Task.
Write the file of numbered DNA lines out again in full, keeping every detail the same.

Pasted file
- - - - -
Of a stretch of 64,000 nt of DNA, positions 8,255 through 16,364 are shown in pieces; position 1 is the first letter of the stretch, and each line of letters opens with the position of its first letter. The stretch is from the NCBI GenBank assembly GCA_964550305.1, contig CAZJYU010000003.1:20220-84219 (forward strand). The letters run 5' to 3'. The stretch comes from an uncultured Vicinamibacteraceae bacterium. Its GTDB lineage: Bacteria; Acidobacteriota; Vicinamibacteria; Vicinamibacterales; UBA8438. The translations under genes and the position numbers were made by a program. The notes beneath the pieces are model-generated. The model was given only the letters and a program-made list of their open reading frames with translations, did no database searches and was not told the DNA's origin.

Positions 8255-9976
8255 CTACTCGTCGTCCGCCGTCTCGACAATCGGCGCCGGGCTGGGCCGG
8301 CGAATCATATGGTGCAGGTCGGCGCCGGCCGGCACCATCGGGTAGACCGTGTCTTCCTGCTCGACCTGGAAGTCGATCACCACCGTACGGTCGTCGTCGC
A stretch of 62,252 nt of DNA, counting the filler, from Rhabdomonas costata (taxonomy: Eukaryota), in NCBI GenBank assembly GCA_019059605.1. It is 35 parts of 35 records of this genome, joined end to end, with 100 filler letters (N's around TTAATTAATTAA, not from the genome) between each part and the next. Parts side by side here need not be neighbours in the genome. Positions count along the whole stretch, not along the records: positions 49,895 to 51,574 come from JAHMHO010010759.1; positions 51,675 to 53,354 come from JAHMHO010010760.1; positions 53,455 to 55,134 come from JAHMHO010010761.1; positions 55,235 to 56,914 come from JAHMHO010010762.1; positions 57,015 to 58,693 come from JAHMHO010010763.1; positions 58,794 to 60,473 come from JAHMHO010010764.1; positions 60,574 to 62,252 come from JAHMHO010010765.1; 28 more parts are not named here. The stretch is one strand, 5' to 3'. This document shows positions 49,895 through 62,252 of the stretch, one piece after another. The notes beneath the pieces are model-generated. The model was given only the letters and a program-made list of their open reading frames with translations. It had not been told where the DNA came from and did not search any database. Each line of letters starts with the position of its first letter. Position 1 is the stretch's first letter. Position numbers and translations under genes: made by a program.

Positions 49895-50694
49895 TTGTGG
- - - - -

Of a stretch of 64,000 nt of DNA, positions 8,255 through 16,364 are shown in pieces; position 1 is the first letter of the stretch, and each line of letters opens with the position of its first letter. The stretch is from the NCBI GenBank assembly GCA_964550305.1, contig CAZJYU010000003.1:20220-84219 (forward strand). The letters run 5' to 3'. The stretch comes from an uncultured Vicinamibacteraceae bacterium. Its GTDB lineage: Bacteria; Acidobacteriota; Vicinamibacteria; Vicinamibacterales; UBA8438. The translations under genes and the position numbers were made by a program. The notes beneath the pieces are model-generated. The model was given only the letters and a program-made list of their open reading frames with translations, did no database searches and was not told the DNA's origin.

Positions 8255-9976
8255 CTACTCGTCGTCCGCCGTCTCGACAATCGGCGCCGGGCTGGGCCGG
8301 CGAATCATATGGTGCAGGTCGGCGCCGGCCGGCACCATCGGGTAGACCGTGTCTTCCTGCTCGACCTGGAAGTCGATCACCACCGTACGGTCGTCGTCGC
A stretch of 62,252 nt of DNA, counting the filler, from Rhabdomonas costata (taxonomy: Eukaryota), in NCBI GenBank assembly GCA_019059605.1. It is 35 parts of 35 records of this genome, joined end to end, with 100 filler letters (N's around TTAATTAATTAA, not from the genome) between each part and the next. Parts side by side here need not be neighbours in the genome. Positions count along the whole stretch, not along the records: positions 49,895 to 51,574 come from JAHMHO010010759.1; positions 51,675 to 53,354 come from JAHMHO010010760.1; positions 53,455 to 55,134 come from JAHMHO010010761.1; positions 55,235 to 56,914 come from JAHMHO010010762.1; positions 57,015 to 58,693 come from JAHMHO010010763.1; positions 58,794 to 60,473 come from JAHMHO010010764.1; positions 60,574 to 62,252 come from JAHMHO010010765.1; 28 more parts are not named here. The stretch is one strand, 5' to 3'. This document shows positions 49,895 through 62,252 of the stretch, one piece after another. The notes beneath the pieces are model-generated. The model was given only the letters and a program-made list of their open reading frames with translations. It had not been told where the DNA came from and did not search any database. Each line of letters starts with the position of its first letter. Position 1 is the stretch's first letter. Position numbers and translations under genes: made by a program.

Positions 49895-50694
49895 TTGTGG